The book has an easy to follow structure, which provides very practical examples of the ‘Three Stages of the Internet’, describing practices to website owners (and SEO experts) and giving a good starting point in the website improvement process.
‘Lazy Website Syndrome’ Pinpoints some of the harmful behaviour caused by not following actual trends that some users tend to find themselves implementing.
As sad as this is for some, the book provides very useful ‘categories questionnaire’ which helps website owners understand their weak online position. According to the authors, this might be because some of them stopped at the ‘medieval stage’ of the Internet.
Extremely fundamental issue addressed by the authors that takes up a subject of purpose for our website. In my opinion, the three steps described in the first chapter can make a huge impact on sales conversion.
The Authors give us the impression that they really knows the subject they’re talking about, therefore, giving the reader more belief in their capabilities.
What appealed to me most was the emphasis on feedback from users/customers and the idea of offering free, relevant information on a website in return for their contact details. This logically builds ‘relationship’ that will definitely bring more visitors, which could be converted into buying customers.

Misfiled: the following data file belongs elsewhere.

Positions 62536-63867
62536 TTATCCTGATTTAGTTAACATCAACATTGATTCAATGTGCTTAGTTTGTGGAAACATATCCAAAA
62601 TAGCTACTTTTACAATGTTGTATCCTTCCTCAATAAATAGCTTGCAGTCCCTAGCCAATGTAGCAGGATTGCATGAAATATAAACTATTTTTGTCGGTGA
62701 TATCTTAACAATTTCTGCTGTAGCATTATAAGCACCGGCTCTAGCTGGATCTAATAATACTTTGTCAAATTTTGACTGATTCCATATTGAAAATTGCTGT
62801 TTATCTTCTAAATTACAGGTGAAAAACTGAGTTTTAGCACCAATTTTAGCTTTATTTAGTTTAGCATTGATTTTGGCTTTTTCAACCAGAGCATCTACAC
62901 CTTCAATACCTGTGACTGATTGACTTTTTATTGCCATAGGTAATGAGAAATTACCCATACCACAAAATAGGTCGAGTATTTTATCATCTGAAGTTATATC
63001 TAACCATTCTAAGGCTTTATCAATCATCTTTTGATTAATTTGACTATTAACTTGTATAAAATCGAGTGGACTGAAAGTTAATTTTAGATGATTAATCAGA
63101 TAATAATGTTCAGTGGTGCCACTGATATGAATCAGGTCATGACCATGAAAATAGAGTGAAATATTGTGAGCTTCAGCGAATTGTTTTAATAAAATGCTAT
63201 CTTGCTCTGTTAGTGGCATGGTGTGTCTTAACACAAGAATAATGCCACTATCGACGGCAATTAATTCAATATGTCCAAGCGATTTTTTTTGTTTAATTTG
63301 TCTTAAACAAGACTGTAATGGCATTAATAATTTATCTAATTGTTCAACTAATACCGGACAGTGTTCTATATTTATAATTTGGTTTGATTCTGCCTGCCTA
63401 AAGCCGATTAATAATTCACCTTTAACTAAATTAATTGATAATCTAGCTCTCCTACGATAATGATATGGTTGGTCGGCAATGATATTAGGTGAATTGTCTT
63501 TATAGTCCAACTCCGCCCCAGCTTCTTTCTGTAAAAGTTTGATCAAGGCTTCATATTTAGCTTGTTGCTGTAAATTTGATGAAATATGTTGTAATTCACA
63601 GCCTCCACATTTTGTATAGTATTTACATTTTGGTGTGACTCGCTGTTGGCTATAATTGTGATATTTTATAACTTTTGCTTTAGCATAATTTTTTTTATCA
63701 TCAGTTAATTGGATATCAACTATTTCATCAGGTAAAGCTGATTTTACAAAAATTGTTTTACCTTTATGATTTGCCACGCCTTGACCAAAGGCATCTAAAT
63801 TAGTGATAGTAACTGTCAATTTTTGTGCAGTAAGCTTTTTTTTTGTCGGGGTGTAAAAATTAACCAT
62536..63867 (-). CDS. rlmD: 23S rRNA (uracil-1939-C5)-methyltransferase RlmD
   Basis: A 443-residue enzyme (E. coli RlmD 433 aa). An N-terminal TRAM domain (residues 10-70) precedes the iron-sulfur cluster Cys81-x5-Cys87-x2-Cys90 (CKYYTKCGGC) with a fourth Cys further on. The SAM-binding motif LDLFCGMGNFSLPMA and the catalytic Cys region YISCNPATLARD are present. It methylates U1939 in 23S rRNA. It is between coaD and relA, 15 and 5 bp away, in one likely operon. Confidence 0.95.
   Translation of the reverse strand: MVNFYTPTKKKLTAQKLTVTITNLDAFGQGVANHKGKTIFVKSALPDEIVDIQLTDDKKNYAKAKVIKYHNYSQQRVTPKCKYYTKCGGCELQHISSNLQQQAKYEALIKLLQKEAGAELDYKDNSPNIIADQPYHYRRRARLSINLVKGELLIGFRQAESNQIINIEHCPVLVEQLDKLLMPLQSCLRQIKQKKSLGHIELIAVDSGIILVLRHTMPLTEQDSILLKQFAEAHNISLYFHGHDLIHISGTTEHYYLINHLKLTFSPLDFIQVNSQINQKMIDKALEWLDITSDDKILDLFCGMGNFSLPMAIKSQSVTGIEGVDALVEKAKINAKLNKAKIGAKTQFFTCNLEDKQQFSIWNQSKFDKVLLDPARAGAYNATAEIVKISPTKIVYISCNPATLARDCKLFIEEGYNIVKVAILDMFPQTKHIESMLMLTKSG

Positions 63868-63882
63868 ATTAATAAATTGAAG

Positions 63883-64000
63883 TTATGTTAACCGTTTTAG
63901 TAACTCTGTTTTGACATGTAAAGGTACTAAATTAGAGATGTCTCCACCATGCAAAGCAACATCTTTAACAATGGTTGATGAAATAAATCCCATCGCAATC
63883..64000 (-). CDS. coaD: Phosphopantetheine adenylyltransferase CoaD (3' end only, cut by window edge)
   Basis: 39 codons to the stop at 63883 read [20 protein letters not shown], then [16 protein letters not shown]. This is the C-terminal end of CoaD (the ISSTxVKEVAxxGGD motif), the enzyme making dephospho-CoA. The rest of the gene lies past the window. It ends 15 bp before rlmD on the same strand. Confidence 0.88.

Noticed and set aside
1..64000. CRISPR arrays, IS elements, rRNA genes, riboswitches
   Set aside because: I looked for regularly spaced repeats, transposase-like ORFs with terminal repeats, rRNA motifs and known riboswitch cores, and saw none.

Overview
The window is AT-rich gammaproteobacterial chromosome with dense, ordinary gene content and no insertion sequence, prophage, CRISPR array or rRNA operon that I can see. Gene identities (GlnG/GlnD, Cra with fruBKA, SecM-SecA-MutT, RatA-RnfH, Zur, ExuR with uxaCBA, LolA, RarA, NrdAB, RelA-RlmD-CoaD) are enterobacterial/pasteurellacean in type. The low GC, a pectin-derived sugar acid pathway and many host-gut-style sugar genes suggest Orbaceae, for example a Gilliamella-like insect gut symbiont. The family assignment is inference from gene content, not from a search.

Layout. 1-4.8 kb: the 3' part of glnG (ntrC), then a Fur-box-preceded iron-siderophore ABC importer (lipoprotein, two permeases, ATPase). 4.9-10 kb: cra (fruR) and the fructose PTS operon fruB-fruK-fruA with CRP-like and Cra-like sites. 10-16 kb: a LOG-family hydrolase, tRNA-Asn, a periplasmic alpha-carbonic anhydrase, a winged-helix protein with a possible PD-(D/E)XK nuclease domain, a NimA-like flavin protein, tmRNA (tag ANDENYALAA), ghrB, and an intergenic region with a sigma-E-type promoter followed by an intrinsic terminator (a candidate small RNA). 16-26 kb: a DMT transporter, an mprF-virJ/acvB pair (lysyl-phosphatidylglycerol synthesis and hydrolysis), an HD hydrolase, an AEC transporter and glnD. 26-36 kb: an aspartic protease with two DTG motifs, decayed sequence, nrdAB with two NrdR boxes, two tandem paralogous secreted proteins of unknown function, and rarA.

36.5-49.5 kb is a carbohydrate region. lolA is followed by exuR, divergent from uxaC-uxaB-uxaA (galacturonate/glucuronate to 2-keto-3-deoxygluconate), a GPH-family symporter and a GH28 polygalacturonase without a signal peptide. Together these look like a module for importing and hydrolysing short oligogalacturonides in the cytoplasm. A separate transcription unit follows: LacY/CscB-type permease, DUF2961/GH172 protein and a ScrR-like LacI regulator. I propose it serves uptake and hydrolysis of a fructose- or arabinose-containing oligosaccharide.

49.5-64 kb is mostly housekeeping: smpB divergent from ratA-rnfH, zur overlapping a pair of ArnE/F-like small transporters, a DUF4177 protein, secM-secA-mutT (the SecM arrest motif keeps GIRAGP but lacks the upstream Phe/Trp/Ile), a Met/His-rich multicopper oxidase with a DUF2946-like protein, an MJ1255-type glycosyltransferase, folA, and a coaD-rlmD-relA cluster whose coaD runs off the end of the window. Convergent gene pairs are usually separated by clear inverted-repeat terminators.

What is surprising for most readers (website owners in particular), is the idea of creating an ‘automated process’ for some important information or products feed without any hassle.
I truly admire the message this book tries to convey about missed opportunities the internet has to offer and the benefits of understanding this sooner rather than later. What’s more, the authors give the reader good news in terms of advising on how to fix their ‘lazy website syndrome’ quick and in an inexpensive way.
There is one point in the book where the reader is asked to calculate their page competition by doing some math on page ranking.
No matter how useful it can be, most ‘casuals’ (in other words not related to SEO) are not going benefit from this as it can be time consuming and does not provide the full picture if not combined with some pre-existing knowledge of what to do with it after. This step could be, in my opinion, mentioned a bit later in the book.
However, the authors offer help even if you are just a ‘casual’. They seems to be prepared for any occasion. Either there is an explanation below, or they suggest you check out their website for some tips and information. Good lads!
Action plans are also good anchor points in the book. I really appreciate that someone has put some effort in and gives readers a solution already on a plate. It is certainly the perfect the microwave meal!
Another not very appealing thing that I found is quite constant in the book is the ‘suggestion’ to use authors services in particular parts of the book. It is understandable to explain and to point to some resources if something is not clear, but recommending their own is a bit too much for me. Sorry for that.
Although, there are definitely more good sides to this book than negatives. Lets just take another example about recommended tools that allows website owners to track what they’ve learnt and implemented so far. Also Jargon buster is a good one and gives less tech savvy users less head scratching.